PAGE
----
Buchi Emecheta

Buchi Emecheta (bōō´chē āməchā´tə), 1944–2017, Nigerian novelist, b. Lagos as Florence Onye Buchi Emecheta. In 1962 she accompanied her husband to England, where she had five children. After leaving her husband, she remained in England and wrote novels about the struggles of African women moving from traditional to modern roles in societies where men have little respect for them. Her first two novels, drawn from her own experiences, In the Ditch (1972) and Second Class Citizen (1974), were published together as Adah's Story (1983). Other novels are set in Nigeria and are highly critical of the treatment of African women. These include The Bride Price (1976), the ironically titled Joys of Motherhood (1979), Double Yoke (1983), The Family (1990), and Kehinde (1994). She also wrote children's stories.

See her autobiography Head above Water (1986); studies by M. Umeh, ed. (1994), K. Fishburn (1995), and J. F. Uraizee (1999).

The Columbia Encyclopedia, 6th ed. Copyright© 2018, The Columbia University Press.

Buchi Emecheta: Selected full-text books and articles

Great World Writers: Twentieth Century By Patrick M. O'Neil Marshall Cavendish, vol.3, 2004
Naming, Agency, and Identity in Emecheta's the Family By Mhando, Lindah; Yenika-Agbaw, Vivian Making Connections, Vol. 14, No. 2, October 1, 2013
PEER-REVIEWED PERIODICAL
Peer-reviewed publications on Questia are publications containing articles which were subject to evaluation for accuracy and substance by professional peers of the article's author(s).
Class, Culture, and the Colonial Context: The Status of Women in Buchi Emecheta's the Joys of Motherhood By Derrickson, Teresa International Fiction Review, Vol. 29, No. 1-2, January 2002
PEER-REVIEWED PERIODICAL
Peer-reviewed publications on Questia are publications containing articles which were subject to evaluation for accuracy and substance by professional peers of the article's author(s).
Gender-Based Genre Conventions and the Critical Reception of Buchi Emecheta's Destination Biafra (Nigeria)/Geslagsgebaseerde Genrekonvensies En Die Kritiese Ontvangs Van Buchi Emecheta Se Destination Biafra (Nigerie) By Moji, Polo B Literator: Journal of Literary Criticism, comparative linguistics and literary studies, Vol. 35, No. 1, April 2014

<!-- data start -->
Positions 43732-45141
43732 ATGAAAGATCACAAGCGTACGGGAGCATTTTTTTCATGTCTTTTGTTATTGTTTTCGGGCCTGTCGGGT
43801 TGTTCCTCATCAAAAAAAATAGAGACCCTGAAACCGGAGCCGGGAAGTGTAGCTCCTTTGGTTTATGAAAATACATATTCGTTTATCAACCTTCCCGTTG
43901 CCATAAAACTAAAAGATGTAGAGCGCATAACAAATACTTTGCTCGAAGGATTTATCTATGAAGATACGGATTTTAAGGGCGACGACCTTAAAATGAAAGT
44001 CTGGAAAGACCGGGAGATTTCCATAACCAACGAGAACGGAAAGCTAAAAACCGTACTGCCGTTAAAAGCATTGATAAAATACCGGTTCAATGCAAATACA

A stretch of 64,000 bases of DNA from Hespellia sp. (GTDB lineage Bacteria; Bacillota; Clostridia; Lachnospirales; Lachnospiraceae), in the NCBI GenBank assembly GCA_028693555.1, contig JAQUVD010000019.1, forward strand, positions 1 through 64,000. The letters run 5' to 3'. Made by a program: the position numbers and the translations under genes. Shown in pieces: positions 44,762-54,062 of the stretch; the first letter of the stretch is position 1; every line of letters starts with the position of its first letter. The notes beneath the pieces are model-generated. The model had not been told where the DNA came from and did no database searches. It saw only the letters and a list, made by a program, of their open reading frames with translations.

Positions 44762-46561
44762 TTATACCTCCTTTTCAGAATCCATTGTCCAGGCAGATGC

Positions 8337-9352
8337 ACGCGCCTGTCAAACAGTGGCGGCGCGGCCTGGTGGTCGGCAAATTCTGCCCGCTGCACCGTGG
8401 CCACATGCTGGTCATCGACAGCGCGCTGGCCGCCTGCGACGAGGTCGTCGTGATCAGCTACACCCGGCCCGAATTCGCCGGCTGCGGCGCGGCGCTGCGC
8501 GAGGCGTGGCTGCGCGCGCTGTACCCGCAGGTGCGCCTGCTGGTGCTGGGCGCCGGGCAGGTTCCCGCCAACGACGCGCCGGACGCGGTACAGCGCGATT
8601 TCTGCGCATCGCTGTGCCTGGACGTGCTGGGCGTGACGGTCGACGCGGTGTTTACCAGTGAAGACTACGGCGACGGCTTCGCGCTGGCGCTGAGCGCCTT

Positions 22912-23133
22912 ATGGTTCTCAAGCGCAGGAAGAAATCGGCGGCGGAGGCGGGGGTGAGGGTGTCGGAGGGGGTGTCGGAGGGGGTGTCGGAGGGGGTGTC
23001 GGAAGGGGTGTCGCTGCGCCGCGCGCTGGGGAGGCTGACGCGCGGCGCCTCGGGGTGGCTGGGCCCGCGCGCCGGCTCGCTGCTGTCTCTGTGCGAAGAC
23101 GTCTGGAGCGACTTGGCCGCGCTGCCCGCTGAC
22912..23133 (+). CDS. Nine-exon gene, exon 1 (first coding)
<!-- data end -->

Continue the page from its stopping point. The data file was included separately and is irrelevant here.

PEER-REVIEWED PERIODICAL
Peer-reviewed publications on Questia are publications containing articles which were subject to evaluation for accuracy and substance by professional peers of the article's author(s).
Contemporary African Literature and the Politics of Gender By Florence Stratton Routledge, 1994
Librarian's tip: Chap. 5 "'Their New Sister': Buchi Emecheta and the Contemporary African Literary Tradition"
Gender in African Women's Writing: Identity, Sexuality, and Difference By Juliana Makuchi Nfah-Abbenyi Indiana University Press, 1997
Librarian's tip: Chap. 2 "(Re)Constructing Identity and Subjectivity: Buchi Emecheta, Ama Ata Aidoo, Tsitsi Dangarembga"
Postcolonial London: Rewriting the Metropolis By John McLeod Routledge, 2004
Librarian's tip: Chap. 3 "Living Room: Buchi Emecheta, Joan Riley, and Grace Nichols"
Arms Akimbo: Africana Women in Contemporary Literature By Janice Lee Liddell; Yakini Belinda Kemp University Press of Florida, 1999
Librarian's tip: Chap. 10 "Romantic Love and the Individual in Novels by Mariama Ba, Buchi Emecheta, and Bessie Head"
Undercurrents of Mammy Wata Symbolism in Buchi Emecheta's the Joys of Motherhood By Friedli-Clapie, Lisa West Virginia University Philological Papers, Vol. 51, Fall 2005
Authenticity and the Geography of Empire: Reading Gaskell with Emecheta By Lesjak, Carolyn Studies in the Literary Imagination, Vol. 35, No. 2, Fall 2002
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